I heard this morning that Aaron Swartz has committed suicide. He was just twenty six. That's far too young by anyone's measure.
It's unclear how much the pressures of the unreasonably harsh federal prosecution for the JSTOR incident might have weighed on him, because it's been clear that he was depressed for some years. Like many of us that suffer from bouts of depression he had good weeks, and bad weeks. But the legal mess he was in can hardly have been a light weight to bear.
We've had several well known people in the community commit suicide over the last couple of years, and it's jarring. From the outside they look like the best of us, the brightest, sometimes with the most to lose. From the inside it can look much bleaker.
People in our community grew up geeks, many grew up friendless and carry that burden into adulthood. They have real trouble reaching out when they need help; to the friends they're not sure they really have, to the family they often regard as having not been there for them when they were at school. As a result the community is littered with people that suffer depression, that struggle every day with it, and with Impostor Syndrome. No matter how accomplished people look on the outside, and despite past records that should make those accomplishments as evident to them as it is to the rest of us, they suffer. Often in silence.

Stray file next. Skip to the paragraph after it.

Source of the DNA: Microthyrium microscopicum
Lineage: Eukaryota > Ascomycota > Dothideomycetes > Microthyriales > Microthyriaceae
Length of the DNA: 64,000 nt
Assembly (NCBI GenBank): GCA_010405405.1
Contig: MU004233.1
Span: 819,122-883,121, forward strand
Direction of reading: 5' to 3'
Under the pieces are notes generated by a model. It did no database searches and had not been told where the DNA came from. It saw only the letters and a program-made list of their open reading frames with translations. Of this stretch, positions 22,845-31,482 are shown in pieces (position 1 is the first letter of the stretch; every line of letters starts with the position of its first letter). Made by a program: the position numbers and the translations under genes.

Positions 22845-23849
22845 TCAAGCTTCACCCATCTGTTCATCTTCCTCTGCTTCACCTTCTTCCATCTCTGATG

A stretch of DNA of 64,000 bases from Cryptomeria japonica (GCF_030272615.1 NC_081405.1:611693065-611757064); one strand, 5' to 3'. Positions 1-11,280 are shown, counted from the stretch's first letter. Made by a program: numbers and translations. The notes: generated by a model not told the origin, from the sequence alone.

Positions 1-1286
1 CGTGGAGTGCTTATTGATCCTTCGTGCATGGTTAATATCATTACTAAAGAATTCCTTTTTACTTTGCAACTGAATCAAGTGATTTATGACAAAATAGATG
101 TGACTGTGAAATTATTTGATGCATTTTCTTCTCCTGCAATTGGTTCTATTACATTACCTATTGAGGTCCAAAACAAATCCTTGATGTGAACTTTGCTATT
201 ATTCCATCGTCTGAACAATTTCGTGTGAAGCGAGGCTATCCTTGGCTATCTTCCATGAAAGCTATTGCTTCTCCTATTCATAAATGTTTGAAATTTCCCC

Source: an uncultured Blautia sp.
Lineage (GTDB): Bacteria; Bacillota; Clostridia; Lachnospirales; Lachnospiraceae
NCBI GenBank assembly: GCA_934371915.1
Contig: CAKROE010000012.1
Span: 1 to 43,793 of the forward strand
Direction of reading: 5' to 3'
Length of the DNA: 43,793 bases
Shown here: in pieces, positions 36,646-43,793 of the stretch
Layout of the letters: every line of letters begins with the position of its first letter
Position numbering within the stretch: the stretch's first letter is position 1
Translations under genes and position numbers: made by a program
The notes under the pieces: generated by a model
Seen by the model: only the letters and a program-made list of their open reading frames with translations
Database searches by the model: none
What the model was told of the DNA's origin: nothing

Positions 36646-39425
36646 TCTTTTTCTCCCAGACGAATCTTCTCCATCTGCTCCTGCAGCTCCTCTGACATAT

I didn't know Aaron well, we had exchanged a few words on a couple of occasions, but I should have had a chance to fix that. He was twenty six and he was at the start of things, not the end.
If you feel like you can't go on, if you feel like it's too much to bear the weight of your life alone. Please, don't do this, please reach out to your friends, your family, to strangers if you must. If you can't face your friends with the news that you hate your life. Because there is always someone that's going to miss you. Always.